Reusable menstrual products such as menstrual cups, cloth sanitary pads and period-proof underwear are a healthier, eco-friendly and cost effective alternative to regular pads and tampons. In this post I’ll uncover how to use a menstrual cup.
Menstrual cups are an easy-to-use, safe, and hygienic alternative to pads and tampons.
Menstrual cups are essentially a small cup with a tail (handle) that you insert into your vagina to collect your menstrual flow. Because they collect rather than absorb menstrual flow, they require emptying (not changing) every few hours.
Made of medical-grade silicone, menstrual cups are latex-free, odourless and safe. Since they’re not conducive to dampness, outbreaks of vaginal candidiasis, cystitis or toxic shock syndrome they’re much safer than tampons.
Menstrual products are a big business and an even bigger waste problem in this beautiful country of ours.
The average menstruating woman uses around 300 tampons or pads each year and 10,000 in her lifetime (at a cost to her of over AUD 3,300!). The production and disposal of tampons and pads contribute significantly to landfill volume and pollution of our air and waterways.
To put it in perspective, the waste issue is a bit like disposable nappies but magnitudes BIGGER; babies are in nappies for around 2-3 years. Women menstruate for around 40 years!
I know. Scary huh...!
My initial reason to make the switch from tampons to menstrual cups over eight years ago was to reduce the waste and cost of tampons and pads, but nowadays it also includes eliminating exposure to toxins in disposable sanitary products.
According to Mercola, tampons and pads can contain dioxins, synthetic fibers, petrochemical additives, odour neutralizers and synthetic fragrances. Potential side effects include hormonal and endocrine disruption, immune system suppression, abnormal tissue and cell growth and more.
Shortly after I made the switch to a menstrual cup I noticed that I simply felt better during my period. Less sluggish, a little more energy and lighter overall.
After using and retailing menstrual cups for over eight years I’ve been asked just about every question on how to use menstrual cups! Here are a few of the more common questions and answers.…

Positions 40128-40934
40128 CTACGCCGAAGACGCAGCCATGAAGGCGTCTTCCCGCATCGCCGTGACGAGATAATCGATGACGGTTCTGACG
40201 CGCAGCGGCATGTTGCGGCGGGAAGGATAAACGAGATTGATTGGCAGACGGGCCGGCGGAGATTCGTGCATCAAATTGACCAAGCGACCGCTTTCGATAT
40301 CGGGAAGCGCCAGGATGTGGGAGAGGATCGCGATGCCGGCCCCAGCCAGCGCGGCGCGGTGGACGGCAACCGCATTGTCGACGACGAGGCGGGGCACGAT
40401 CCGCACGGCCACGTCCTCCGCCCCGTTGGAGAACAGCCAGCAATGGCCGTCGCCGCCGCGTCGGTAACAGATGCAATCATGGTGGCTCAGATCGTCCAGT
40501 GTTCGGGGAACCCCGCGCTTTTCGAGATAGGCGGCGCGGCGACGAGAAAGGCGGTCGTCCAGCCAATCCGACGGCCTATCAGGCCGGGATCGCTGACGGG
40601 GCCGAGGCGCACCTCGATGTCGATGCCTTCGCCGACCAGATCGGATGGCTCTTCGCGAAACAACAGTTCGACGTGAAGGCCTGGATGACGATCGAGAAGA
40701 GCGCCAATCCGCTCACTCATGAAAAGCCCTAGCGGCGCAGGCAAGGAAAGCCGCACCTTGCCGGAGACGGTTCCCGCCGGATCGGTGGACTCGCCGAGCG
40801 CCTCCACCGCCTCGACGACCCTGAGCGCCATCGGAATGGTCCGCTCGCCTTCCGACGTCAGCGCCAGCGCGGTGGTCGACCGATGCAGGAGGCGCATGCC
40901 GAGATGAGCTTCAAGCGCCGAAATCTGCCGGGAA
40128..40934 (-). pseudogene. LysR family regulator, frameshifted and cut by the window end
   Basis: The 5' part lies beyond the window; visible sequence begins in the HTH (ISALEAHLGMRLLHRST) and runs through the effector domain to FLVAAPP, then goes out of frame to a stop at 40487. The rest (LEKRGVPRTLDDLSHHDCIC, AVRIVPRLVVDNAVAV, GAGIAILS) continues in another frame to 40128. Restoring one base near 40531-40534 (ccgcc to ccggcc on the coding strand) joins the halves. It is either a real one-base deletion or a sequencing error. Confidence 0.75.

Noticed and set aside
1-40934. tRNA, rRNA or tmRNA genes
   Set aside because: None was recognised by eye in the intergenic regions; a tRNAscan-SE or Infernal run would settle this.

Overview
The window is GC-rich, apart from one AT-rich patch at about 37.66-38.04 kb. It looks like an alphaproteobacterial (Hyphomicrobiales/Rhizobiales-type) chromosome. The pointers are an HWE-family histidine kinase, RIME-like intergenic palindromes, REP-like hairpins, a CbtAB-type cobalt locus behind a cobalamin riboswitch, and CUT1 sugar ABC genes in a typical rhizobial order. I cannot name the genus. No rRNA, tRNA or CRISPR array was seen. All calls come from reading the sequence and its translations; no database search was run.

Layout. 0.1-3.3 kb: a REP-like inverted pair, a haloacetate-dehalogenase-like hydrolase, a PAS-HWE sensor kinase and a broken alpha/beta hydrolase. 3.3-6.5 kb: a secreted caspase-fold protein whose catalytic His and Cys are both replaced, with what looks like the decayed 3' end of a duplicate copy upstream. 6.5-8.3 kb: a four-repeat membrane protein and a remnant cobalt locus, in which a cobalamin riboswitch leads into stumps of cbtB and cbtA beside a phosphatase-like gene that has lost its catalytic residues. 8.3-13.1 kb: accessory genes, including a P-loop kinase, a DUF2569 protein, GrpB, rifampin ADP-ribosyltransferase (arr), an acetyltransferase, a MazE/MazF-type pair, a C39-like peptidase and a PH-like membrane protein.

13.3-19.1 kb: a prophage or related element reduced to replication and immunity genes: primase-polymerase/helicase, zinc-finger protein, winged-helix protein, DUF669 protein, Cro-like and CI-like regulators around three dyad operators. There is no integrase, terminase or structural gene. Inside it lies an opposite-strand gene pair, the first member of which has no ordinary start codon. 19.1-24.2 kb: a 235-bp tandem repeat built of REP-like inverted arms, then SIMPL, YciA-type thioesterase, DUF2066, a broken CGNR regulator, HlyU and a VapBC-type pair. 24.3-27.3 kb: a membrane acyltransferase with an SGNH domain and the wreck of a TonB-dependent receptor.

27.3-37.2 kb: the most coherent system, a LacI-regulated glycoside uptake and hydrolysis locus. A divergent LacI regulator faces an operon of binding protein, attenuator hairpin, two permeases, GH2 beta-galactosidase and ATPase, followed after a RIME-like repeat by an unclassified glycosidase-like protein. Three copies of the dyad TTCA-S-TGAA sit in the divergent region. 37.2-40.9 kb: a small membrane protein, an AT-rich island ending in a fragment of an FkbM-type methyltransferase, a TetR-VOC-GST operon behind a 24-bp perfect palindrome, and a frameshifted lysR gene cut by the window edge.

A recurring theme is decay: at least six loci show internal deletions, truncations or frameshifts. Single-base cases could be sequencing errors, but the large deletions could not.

If you have a light flow or haven’t given birth vaginally, Model 1 is for you. If your flow is heavier and you’ve had a vaginal birth, choose Model 2.
To use simply fold in half and then half again and insert as you would a tampon. To ensure the cup has fully opened, run your finger around the rim or pull it half out to open fully, and then re-insert. If the cup is not fully open you will experience leakage.
I find that many customers are initially anxious about inserting a menstrual cup for the first time. My advice is to simply give it a go. I actually find that because menstrual cups are made of smooth silicone (and not cotton) they’re much easier to insert than a dry tampon!
In short, about as often as you would change a tampon. Depending on the volume of your flow though, you can leave the menstrual cup in for up to 12 hours. Now I don’t know of any tampon or pad that can offer that kind of freedom!
Yes! For peace of mind you might like to wear a cloth sanitary pad or period proof underwear while using a menstrual cup to ensure no leaks.
Before using your menstrual cup for the first time I recommend sterilizing it for a few minutes in a small saucepan of boiling water or cleaning with sterile wipes.
During my cycle I wash my menstrual cup under hot water in the sink in my ensuite before re-inserting. When out and about I simply empty and reinsert. If you’d prefer, you can purchase sterile wipes to clean your menstrual cup easily when on the go.
The Lunette Menstrual Cup comes with a small pouch. At the end of your period, clean your menstrual cup and place it inside this pouch until your next cycle.
At Sustainahome of course!
Click HERE to view our range of menstrual cups.
Switching to a menstrual cup may require you to shift your mindset (I must admit I thought about it for a while before I built up my nerve) and of course it won’t be for everyone, but I can honestly tell you that this is one purchase that ticks the health, environmental and financial boxes and for that you should take note!
Have you made the switch to a menstrual cup? Share your experiences below!
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